Monday, October 3, 2011

Memories of Katie & the Bible

Reading the story of Jonah today in the Lectionary reminded me of reading the Bible to David and Katie when they were small. I wanted to teach them about God, but I am not, by nature, a teacher. Though he was baptised and confirmed in the Lutheran church, Gregg was completely turned off of the topic somehow during his experiences growing up, so he was not going to participate in this part of our children's education.

Having grown up in a very rigid religion, and knowing how Gregg felt, I wanted to be sensitive and gentle in teaching my children about God. Relationship with God is so personal that it was not easy for me to know how to introduce David and Katie to this Person, this Being, and the relationship they have with Him/Her. We attended church, took them to Sunday School, and I participated in church activities with them. I bought Bibles with stories written for children, books on prayer for children, and I tried to keep my words brief and simple. But it always felt a little odd to speak to them about something that is mystical; it is hard to communicate such things with words. I did the best I could to convey what I felt or understood.

I found that nature was a great teacher, and a living illustration of God in action. For example, when she was nearly four and a half years old, I tried using the analogy of the wind to illustrate something about God with Katie:
Karen: God is invisible
Katie: He is real!
Karen: Yes, but you cannot see Him. He is like the wind…. You can see what it does to things, you can feel it, but you can’t see it. You can’t smell God, either.
Katie: I smelled him
Karen: Really? What did he smell like?
Katie: Like raspberry. He had a raspberry bubble bath.

I also discovered a wonderful book by Sister Wendy Beckett called "A Child's Book of Prayer in Art," which was helpful. There are masterpieces of art with some text explaining them, and a simple prayer for each work. It is a beautiful way to integrate the Biblical ideas and images, and it is appropriate for the attention span of a child. As a woman with a degree in fine art, I loved it, too.

As far as I can recall, Katie's favorite was the painting by Domenico Ghirlandaio called Portrait of an Old Man & a Young Boy:
It's interesting to me, because Katie was very visual, highly sensitive to appearances and beauty. She loved to stare at people and study them. The heading of this particular chapter in Sister Wendy's book is "Love," and the prayer is,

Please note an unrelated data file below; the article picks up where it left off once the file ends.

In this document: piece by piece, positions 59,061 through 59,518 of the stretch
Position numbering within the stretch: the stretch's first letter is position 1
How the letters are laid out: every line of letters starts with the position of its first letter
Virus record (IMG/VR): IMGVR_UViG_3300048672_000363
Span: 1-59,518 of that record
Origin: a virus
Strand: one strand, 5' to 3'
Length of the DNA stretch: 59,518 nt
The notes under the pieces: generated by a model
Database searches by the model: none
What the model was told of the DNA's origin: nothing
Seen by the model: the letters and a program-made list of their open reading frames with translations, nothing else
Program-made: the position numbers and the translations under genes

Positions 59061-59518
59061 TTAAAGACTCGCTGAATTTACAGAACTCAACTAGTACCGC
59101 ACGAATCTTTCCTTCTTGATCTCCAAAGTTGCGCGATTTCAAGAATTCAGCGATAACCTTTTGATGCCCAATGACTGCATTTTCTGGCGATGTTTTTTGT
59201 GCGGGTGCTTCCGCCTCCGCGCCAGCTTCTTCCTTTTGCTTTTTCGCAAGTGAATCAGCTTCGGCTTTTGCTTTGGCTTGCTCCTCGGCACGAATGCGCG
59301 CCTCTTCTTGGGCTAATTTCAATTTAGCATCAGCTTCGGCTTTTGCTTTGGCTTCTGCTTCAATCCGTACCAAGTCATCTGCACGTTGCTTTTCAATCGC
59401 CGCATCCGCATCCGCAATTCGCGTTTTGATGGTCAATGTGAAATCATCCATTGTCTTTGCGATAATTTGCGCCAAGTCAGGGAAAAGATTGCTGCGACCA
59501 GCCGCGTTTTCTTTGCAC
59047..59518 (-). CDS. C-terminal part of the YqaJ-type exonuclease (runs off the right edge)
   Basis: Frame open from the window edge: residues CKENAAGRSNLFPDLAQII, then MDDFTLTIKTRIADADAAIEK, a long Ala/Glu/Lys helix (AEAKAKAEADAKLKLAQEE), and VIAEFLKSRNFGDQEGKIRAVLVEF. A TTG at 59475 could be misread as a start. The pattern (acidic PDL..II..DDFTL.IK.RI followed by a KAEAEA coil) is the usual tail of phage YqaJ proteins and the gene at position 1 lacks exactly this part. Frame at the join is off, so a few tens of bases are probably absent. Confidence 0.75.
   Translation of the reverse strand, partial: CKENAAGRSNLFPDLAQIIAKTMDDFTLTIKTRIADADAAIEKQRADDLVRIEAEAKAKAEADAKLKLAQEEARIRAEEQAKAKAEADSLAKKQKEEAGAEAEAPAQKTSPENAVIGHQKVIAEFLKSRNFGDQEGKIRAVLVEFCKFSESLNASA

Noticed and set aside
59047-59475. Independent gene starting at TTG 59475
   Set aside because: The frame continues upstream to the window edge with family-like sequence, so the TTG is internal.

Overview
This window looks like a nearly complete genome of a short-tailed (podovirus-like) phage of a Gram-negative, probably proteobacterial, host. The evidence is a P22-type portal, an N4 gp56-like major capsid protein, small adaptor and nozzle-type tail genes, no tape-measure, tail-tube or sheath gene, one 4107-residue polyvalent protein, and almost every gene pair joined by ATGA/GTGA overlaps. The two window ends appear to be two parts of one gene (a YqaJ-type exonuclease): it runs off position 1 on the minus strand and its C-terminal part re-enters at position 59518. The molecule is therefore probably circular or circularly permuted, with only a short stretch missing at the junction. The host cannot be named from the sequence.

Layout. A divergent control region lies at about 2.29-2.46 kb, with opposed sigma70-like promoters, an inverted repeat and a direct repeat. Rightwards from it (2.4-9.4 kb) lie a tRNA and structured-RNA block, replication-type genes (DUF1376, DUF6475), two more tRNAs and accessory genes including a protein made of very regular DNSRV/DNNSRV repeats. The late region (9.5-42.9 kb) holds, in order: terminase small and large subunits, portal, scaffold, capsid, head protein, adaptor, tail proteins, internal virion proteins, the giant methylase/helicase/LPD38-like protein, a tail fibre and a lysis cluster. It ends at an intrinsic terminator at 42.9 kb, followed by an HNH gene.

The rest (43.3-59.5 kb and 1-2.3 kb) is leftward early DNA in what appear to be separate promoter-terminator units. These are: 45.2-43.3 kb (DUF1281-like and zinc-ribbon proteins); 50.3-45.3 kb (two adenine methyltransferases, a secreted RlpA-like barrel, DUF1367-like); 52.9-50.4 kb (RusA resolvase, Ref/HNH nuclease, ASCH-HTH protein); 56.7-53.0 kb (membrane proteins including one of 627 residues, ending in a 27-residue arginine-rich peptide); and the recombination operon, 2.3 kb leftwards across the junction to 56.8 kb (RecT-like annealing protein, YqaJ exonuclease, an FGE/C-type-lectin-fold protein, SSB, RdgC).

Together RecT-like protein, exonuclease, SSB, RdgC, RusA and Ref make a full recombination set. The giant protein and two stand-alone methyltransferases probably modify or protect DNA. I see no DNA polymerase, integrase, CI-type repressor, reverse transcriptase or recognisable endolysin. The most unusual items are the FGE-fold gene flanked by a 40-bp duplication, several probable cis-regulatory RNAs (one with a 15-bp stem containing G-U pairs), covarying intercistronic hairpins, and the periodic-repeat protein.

"Teach me to accept other people with love as you do.
Help me to take other people as they are and
never be cruel or unkind, whatever they look like."

We also had a book of children's Bible stories, and the one she wanted me to read over and over again was the story about Esther. I don't know if it was the 12 months of beauty treatments and the presentation to the king which appealed to Katie, or the fact that Esther was chosen out of obscurity and became queen, or whether it was the fact that Esther saved her people, which appealed to Katie. I wish I knew; I only know that she liked to hear that story again and again.

Today's devotional from Fr. Rohr contains words about St. Francis of Assisi:
"Francis is always telling [creatures] that by their very existence they are inherently giving glory to God. All things should be who they truly are, and that is enough...Each creature has a unique thing to do in the circle of life, and in that simple performance it is giving glory to a unique aspect of God and making us happy besides..." - From In the Footsteps of Francis: Awakening to Creation

That is Good News indeed: unconditional love.

I'm grateful that I had the opportunity to share the Bible, my faith and the love of God with our children. I pray that it helped - and still helps them - in every path they travel.

When Katie was dying, she asked me about life after death, and I did my best to explain what I had read, heard, and felt to be true. Now, I look forward to seeing Katie again, and learning what she knows of all of these things.

10 comments:

Anonymous said...

What beautiful reflections on your time teaching Katie and David about the First Things in life.

Karen B.

Elizabeth said...

There is much to think about here and learn from, Karen. As always, you write so powerfully yet simply --

Maggie May said...

This brought tears to my eyes. Not because- although it breaks the heart- you lost Katie too soon, but for gratitude for the profound truth in your expressions. It is soul food.

ChiTown Girl said...

I've been thinking about life after death recently (A friend of Stud's lost his mother last week) and I'm certain you'll be getting that information from Katie someday. :)

ChiTown Girl said...

Oh, and I forgot to say - I LOVE that photo of David and Katie! The joy just oozes out of that picture :)

Busy Bee Suz said...

I think you did a great job Karen!
I love this conversation with Katie....I like to think that God would love taking a raspberry bubble bath as well.
xoxo

Kay said...

Kids can take it all in and process God so much easier than adults....love this post. And the cute pic of your kids!

Dawn ~ BJSMomma said...

How BEAUTIFUL. And what a day that will be when Katie gets to be the one to "show" you! Can't you just imagine!

Blessings to you!
Dawn

Karla said...

Beautiful! It sounds like you did a splendid job.

AnnDeO said...

This is so sweet. I really enjoy Sister Wendy.